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There are different kinds of texts and in this unit we are going to check their main characteristics

Narrative Texts
The purpose of narrative text is to entertain, to tell a story, or to provide an aesthetic literary experience. Narrative text is based on life experiences and is person-oriented using dialogue and familiar language. Its structure uses that of stories. The genres that fit the narrative text structure are: folktales e.g. wonder tales, fables, legends, myths, realistic tales!, contemporary fiction, mysteries, "#, realistic fiction, historical fiction $e need to know how narrative texts work and how to read them because stories are used for many important purposes in our world. %dvertisers and politicians use stories to persuade and win us over. $riters of novels and memoirs weave often complicated stories through which they examine ideas and events. Narrative texts, which include both non-fiction e.g., memoirs! and fiction e.g., novels!, also help us to understand how other texts work by contrasting the different types through the study of different texts and how they work and are made. #inally, narrative fiction often provides the only encounter with the imagination during the course of the school day& in this one respect, teaching such texts is vital.

Descriptive texts
% descriptive text is a text that wants you to picture what they are describing. % novel might want you to imagine the characters and see them in your mind. % travel book will want you to see the country it is describing
Descriptive texts usually: make use of ad'ectives and adverbs use comparisons to help picture it - something is like something employ your five senses - how it feels, smells, looks, sounds and tastes Examples: The morning air was crisp and sharp as Sean walked down the road. The pavement was slippery and cold beneath his feet like a slimy wet fish.

Instructive texts
%n instructive text is a text that instructs or tells you how to do something
% recipe wants to instruct you how to cook something. % leaflet with a piece of furniture wants to tell you how to put it together or take care of it. are written as though the reader is being spoken to although the word (you( is not usually used! language is direct and unnecessary words are left out often use (must( and (must not( sometimes use diagrams or pictures to help understanding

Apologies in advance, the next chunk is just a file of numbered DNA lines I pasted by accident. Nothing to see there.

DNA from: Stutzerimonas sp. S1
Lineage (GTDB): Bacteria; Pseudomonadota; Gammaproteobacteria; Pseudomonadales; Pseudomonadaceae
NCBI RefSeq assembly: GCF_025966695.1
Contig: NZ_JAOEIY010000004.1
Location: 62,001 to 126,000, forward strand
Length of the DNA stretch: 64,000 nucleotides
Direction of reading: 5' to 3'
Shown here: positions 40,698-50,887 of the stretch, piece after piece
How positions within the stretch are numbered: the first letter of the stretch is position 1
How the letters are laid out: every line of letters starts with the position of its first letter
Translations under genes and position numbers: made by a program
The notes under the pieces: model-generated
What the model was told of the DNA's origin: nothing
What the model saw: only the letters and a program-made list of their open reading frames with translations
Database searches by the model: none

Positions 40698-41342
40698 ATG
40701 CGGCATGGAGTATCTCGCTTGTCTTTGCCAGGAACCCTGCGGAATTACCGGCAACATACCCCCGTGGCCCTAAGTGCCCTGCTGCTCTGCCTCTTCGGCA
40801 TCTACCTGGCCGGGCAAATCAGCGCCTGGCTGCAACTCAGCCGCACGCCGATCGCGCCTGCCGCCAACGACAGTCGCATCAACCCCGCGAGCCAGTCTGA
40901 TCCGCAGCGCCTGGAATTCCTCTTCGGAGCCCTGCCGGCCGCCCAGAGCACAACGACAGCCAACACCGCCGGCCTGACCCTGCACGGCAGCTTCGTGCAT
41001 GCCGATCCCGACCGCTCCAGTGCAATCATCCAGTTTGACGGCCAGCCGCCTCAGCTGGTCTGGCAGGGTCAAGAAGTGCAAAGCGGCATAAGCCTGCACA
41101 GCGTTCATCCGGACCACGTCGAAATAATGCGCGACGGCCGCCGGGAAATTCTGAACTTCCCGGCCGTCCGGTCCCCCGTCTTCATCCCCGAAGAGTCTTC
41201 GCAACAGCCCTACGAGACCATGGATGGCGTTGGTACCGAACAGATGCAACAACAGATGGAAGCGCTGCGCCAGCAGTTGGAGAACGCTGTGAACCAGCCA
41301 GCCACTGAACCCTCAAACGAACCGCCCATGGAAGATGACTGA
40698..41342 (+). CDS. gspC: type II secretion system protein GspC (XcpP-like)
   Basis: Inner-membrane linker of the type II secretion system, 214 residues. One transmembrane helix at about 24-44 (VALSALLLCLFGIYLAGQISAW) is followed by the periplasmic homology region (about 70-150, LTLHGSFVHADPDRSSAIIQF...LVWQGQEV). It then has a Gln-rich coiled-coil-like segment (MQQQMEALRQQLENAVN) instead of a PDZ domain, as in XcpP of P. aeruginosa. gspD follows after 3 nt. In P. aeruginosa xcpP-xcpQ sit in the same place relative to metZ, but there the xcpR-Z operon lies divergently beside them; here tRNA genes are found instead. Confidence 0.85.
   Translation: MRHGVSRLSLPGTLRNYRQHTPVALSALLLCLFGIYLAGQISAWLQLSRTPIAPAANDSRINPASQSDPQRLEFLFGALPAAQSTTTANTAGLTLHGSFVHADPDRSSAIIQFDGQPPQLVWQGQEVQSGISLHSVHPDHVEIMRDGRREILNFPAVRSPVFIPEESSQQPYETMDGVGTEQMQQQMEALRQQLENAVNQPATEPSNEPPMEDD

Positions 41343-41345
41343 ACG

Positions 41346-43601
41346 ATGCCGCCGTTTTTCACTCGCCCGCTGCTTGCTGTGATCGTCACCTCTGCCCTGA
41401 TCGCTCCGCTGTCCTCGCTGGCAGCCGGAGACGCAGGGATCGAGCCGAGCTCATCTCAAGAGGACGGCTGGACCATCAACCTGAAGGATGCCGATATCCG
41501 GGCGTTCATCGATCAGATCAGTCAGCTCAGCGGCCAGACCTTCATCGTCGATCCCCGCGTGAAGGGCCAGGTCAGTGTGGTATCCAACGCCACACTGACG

Put all ingredients into bowl together. Whisk until fully mixed. Go to the end of the road and turn left past the pub on the corner. Keep walking until you come to a park and then turn right into awker Street.

Informative texts

%n informative text is a text that wants to advise or tell you about something.
% newspaper article might give you information about a health issue like giving up smoking. % website might give you information about a movie, band or something that you are interested in. % handout from school might be advising you about what your child will be doing during the next term. Informative texts usually: avoid repetition contain facts give information in a clear way - introducing the sub'ect and then developing it Examples: !ake a plan to help you try and give up smoking. Plan the date you"ll give up# how you"ll try to deal with temptations and a list of the reasons why you are giving up to keep motivated. $utumn term% &our child will be covering simple fractions during weeks '() .

Persuasive texts
% persuasive text is a text that really wants you to do something
%n advert might want you to buy something. )ou might write a letter to persuade a friend to go on holiday with you, or to try and get off a parking ticket .